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The title here is the best I could render from the middle German “Hier Inn etliche zerbrochne Gebew, den Schreinern in eingelegter Arbeit dienstlich, auch vil andern Liebhabern zu sondern gefallen geordnet unnd gestelt.” This is the German title of a book better known as Geometria et Perspectiva.
It’s a book of geometric games done by an engraver, Lorenz Stöer. This is the 10th of 11 plates of what Public Domain Review calls “geometric landscapes,” though I discovered them while looking in the mathematics section of Wikimedia Commons.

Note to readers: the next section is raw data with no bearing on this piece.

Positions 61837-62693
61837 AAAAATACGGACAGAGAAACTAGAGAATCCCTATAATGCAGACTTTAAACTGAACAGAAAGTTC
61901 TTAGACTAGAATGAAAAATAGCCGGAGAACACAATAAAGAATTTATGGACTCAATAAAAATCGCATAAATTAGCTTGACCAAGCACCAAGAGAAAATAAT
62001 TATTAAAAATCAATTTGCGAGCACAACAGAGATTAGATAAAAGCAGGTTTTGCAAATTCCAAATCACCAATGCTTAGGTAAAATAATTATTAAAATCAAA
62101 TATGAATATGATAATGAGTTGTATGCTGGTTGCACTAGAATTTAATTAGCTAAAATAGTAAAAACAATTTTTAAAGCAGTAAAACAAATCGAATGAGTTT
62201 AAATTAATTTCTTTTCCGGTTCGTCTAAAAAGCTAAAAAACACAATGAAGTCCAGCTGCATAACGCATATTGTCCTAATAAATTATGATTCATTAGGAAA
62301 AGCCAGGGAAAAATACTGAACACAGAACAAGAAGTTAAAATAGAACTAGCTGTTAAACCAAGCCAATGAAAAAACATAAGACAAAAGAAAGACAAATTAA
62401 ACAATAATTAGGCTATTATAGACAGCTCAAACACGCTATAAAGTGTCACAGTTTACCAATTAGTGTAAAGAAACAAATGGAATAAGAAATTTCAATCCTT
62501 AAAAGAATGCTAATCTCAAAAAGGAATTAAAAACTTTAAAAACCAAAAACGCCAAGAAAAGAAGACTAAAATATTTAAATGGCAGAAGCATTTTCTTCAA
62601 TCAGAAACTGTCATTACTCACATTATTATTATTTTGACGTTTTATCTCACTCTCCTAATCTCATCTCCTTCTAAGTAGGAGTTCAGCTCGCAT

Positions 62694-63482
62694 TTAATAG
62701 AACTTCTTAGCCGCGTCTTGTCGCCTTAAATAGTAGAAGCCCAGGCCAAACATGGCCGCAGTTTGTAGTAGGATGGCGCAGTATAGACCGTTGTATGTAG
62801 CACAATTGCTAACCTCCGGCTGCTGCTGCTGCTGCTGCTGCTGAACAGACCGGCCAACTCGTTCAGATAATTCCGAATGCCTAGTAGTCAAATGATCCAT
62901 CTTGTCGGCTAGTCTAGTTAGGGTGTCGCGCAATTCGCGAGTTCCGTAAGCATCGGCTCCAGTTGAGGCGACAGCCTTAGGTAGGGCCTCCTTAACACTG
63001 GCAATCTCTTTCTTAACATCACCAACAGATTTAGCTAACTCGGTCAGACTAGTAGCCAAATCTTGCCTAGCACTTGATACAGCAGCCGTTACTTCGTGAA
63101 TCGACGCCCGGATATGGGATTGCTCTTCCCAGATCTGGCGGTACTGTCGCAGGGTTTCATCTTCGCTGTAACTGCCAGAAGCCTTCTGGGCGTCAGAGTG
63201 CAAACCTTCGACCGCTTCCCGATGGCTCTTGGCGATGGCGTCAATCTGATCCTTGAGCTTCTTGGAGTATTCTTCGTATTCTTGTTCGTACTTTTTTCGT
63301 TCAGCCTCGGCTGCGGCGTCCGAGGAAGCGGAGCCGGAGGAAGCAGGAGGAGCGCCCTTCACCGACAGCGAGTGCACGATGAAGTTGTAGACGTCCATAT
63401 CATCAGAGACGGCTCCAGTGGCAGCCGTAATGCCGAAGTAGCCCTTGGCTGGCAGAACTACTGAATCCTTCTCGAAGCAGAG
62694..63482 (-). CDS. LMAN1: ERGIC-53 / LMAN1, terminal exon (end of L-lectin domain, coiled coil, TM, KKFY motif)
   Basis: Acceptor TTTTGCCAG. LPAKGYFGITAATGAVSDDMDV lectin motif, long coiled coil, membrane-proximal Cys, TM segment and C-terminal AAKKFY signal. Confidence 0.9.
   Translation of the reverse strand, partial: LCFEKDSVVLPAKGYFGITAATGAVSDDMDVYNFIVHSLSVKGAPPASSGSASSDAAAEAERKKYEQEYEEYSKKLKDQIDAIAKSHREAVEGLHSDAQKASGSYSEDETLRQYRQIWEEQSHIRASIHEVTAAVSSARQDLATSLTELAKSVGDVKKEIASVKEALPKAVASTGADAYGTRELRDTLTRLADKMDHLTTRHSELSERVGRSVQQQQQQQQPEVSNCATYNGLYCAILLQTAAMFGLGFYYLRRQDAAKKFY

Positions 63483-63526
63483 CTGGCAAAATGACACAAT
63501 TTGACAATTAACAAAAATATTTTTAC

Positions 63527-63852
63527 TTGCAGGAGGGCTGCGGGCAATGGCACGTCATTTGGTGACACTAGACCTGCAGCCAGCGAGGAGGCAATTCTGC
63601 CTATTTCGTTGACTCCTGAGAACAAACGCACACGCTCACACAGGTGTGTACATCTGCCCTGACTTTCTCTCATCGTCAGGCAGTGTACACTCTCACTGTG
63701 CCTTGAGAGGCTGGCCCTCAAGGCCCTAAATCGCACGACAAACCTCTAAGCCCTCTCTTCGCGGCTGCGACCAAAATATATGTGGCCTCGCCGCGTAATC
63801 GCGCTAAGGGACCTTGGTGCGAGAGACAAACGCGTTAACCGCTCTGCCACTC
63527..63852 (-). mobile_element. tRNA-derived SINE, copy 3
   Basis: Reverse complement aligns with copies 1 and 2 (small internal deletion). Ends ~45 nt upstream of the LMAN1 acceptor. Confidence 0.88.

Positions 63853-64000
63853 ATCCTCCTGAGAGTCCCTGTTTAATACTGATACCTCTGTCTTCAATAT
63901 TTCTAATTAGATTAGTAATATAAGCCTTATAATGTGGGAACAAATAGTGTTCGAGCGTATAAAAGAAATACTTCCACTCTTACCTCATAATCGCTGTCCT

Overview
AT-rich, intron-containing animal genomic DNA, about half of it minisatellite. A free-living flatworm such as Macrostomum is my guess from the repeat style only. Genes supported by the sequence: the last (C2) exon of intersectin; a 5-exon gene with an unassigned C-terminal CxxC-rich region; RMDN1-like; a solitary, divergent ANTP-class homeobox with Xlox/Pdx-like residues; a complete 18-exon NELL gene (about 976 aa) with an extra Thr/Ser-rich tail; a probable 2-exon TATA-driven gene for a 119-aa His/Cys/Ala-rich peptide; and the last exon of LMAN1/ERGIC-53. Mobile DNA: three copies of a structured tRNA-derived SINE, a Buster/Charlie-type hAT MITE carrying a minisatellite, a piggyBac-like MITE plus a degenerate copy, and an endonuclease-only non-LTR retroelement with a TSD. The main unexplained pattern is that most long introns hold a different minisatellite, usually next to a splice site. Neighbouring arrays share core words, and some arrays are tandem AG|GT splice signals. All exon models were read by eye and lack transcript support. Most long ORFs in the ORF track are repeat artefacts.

They’ve got a translation of the German that seems a little more probable: Geometria et Perspectiva, containing various ruined buildings, useful to intarsia workers, as well as for the special pleasure of many other amateurs; ordered and arranged by Lorenz Stoer, painter and citizen of Augsburg. Apparently, there are no words in the book other than that long German title and the motto “Who would do right by everyone? No one would even try.”
The rest is 11 pictures of some very strange shapes, intended for reference by intarsia workers – the carpentry artists who inlay sections of wood to decorate floors, walls, and furniture. Apparently, a few museums have pieces of furniture bearing designs from the book. I still like the idea of broken gifts for carpenters and lovers. Has a ring to it.